We all value a healthy and productive landscape
The scale of Australia’s agricultural, water, and environmental challenges - like waste, declining biodiversity and drought, demand a multi-stakeholder approach. Challenges like these require system changes, a range of capabilities and re-thinking of our roles to share stewardship.
Industry, the corporate sector, financial institutions, community and Indigenous organisations, researchers, philanthropy and government all bring unique value to solving complex challenges like these. By partnering we can bring more ideas, expertise, innovation and flexibility to the table and better coordinate and align public and private efforts.
All sectors, including us as government, continue to have core roles and responsibilities. Partnering allows us to complement these efforts, to innovate and boost the scale of our collective impact.
What we mean by partnering
When we talk about partnering, we mean collaborative relationships where partners work together to help achieve common objectives. Partnering arrangements should be fit-for-purpose to create additional environmental, social, cultural and economic value. They are about mobilising the unique value and resources that partners bring, whether these be financial or non-financial, to solve problems and achieve outcomes.
© The Partnership Brokers Association
Momentum for partnering is growing
Businesses are recognising the value of nature to their operations and their customers. They are seeing the business opportunities and business solutions in addressing the Sustainable Development Goals – including through responsible business operations, new business models, investment, innovation and technology, and collaboration. Through initiatives like the Natural Capital Protocol, businesses are looking to better understand and value natural capital and build sustainability into their decision-making and business strategies, policies and practices to both manage risks and pursue opportunities.
Governments across Australia are pursuing nationally consistent environmental-economic accounts. This work will improve our understanding of the interactions between the economy and the environment, and enable better informed decisions and delivery of improved environmental, social and economic outcomes.
Through socially responsible investment approaches, investors integrate non-financial factors like environmental, social and governance concerns into the investment process. In this way, they might favour investing in organisations that reduce, or do not contribute to, negative environmental impacts, or exclude those not aligned with a sustainable approach. Investments like these are growing in Australian portfolios as part of a global trend.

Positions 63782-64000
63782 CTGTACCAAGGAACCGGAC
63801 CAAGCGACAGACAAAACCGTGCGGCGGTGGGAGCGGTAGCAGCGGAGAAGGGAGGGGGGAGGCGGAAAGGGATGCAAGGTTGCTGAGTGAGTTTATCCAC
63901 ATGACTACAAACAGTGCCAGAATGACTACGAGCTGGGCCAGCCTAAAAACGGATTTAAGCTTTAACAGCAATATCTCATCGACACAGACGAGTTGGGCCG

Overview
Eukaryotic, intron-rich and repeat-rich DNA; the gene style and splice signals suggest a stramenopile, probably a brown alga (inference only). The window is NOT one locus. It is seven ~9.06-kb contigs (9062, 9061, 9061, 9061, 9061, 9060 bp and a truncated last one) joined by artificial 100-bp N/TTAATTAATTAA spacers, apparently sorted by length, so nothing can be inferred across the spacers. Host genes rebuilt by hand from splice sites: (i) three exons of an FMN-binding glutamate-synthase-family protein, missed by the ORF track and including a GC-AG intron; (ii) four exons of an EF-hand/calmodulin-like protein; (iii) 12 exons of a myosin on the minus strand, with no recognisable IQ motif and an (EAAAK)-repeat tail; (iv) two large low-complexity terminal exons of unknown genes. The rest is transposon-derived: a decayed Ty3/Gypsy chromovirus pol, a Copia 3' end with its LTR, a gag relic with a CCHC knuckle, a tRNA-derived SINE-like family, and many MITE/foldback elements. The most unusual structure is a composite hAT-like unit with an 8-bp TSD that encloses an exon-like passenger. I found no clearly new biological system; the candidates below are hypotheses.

In philanthropy, groups are pooling their donations and deciding together how and where to disperse funds, along with providing capacity building expertise to the causes they support. Philanthropic donors might also combine their environmental funding with interests in improving outcomes in areas like health, youth or Indigenous communities to have a positive impact on multiple issues. There is also movement by trusts and foundations to complement their granting activities with impact investments which provides opportunities to maximise outcomes and maintain or grow their endowment for future good work.
Using digital media and both grass roots and national and international networks, civil society organisations are effectively mobilising communities behind positive change. Not-for-profits organisations are important partners in raising awareness and in enabling on-ground action and delivery of projects. The people power of volunteers is significant, with environment and conservation rating as the third highest sector that volunteers would be interested in volunteering for in the future (State of Volunteering in Australia, 2016).
These are just a few examples that show the points of intersection between the objectives, interests and values of a broad range of sectors. There are lots of opportunities to partner on outcomes of mutual interest.
Text version of infographic
Transactional relationships involve service delivery, sub-contracted work, funding relationships and transferred risk. Whereas partnerships involve co-created activities, mutual accountability, complex relationships and shared risk. Brokering partnerships involves helping transactional partnerships become genuine partnerships, where appropriate, and being clear about re-positioning transactional relationships that are described as partnerships.